It's a great question, I don't know. We always put probably pitching a little ahead of hitting, that's what we've been talking about a lot on this call. The value of the left handed pitcher, you kinda always feel like that's a little ahead of the hitting. The nice thing is, you can always fall back on the hitting. He's a first round hitter out of college. So if something doesn't go well with the shoulder, I think he can be a Gold Glove first baseman and hold his own in the big leagues as a hitter. I'm assuming, I'd be confident and saying you got to try to get the pitching back and and that's where you're hoping he's going to be able to come back. Whether he'd been in the rotation, or my gosh the shortage of arms, I feel like he would have started one of these postseason games and his value would have been used throughout this postseason. Obviously not a knock on anybody they've been pitching, but you feel like man he could have only helped them if he was healthy right now.

(On if he thinks former Louisville players in the World Series will become a regular thing)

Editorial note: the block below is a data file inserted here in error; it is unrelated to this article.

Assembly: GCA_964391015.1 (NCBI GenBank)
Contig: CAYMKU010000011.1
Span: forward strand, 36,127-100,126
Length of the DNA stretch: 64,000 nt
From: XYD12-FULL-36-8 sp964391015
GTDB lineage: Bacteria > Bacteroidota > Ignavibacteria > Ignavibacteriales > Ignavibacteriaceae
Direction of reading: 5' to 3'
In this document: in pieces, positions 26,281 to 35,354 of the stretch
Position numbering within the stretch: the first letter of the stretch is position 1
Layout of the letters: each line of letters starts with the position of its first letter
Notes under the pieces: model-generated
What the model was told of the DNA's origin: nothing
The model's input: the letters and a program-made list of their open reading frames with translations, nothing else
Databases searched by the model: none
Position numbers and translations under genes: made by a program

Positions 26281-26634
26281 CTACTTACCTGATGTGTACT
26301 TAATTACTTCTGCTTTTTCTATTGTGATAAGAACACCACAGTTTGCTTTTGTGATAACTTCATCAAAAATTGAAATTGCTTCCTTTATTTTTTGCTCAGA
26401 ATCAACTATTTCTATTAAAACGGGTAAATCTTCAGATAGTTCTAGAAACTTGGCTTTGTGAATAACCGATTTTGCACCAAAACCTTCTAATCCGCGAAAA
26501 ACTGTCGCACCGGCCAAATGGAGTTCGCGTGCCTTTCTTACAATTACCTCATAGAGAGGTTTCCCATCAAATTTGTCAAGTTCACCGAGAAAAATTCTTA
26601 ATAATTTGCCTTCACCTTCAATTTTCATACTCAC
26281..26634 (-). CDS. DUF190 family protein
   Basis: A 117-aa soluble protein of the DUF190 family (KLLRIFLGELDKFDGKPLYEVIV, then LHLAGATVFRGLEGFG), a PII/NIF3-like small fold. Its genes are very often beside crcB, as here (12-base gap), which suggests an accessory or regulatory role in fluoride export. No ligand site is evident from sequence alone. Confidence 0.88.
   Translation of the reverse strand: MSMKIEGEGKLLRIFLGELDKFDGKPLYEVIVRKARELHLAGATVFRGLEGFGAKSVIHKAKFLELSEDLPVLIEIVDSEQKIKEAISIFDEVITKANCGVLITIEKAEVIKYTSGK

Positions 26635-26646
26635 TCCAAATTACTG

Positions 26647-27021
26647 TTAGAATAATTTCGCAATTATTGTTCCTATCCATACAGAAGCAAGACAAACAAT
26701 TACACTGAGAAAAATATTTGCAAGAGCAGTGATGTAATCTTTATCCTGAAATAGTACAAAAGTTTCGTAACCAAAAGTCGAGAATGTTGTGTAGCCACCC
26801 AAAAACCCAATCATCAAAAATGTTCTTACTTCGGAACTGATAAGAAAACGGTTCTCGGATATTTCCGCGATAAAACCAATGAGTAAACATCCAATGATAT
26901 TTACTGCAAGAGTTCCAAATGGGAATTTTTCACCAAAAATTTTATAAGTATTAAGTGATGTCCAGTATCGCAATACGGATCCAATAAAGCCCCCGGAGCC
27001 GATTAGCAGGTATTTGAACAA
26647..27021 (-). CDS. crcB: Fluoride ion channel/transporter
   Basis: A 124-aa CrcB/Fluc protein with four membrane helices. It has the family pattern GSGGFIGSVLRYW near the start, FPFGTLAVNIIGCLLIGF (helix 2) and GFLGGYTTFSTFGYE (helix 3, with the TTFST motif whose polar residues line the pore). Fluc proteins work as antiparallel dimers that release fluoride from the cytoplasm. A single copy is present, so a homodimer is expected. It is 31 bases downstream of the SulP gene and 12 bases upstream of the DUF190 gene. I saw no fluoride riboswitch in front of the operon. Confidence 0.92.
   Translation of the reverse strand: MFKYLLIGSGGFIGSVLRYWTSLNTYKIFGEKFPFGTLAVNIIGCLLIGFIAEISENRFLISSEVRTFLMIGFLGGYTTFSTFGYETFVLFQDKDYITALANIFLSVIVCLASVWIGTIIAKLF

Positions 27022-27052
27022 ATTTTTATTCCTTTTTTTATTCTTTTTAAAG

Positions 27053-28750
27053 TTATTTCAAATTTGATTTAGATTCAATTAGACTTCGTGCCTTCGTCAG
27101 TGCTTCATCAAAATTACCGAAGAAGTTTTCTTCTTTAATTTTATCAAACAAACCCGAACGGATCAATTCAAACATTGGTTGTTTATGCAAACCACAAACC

Well, I hope so. I don't know about annual because it is so hard to get there. For me, what's annual is we got big leaguers on rosters every summer. That means we should have big leaguers in the postseason every year, and this year we had (Adam) Engel with the White Sox, (Chad) Green with the Yankees, (Adam) Duvall with the Braves and (Will) Smith. When Duvall and Smith matched up in the National League Championship Series, the feeling was 'hey, looks like we're gonna have a guy in the World Series this year.' That was really cool. I do feel like we're gonna have chances every year because of how many guys will be in the big leagues from summer to summer.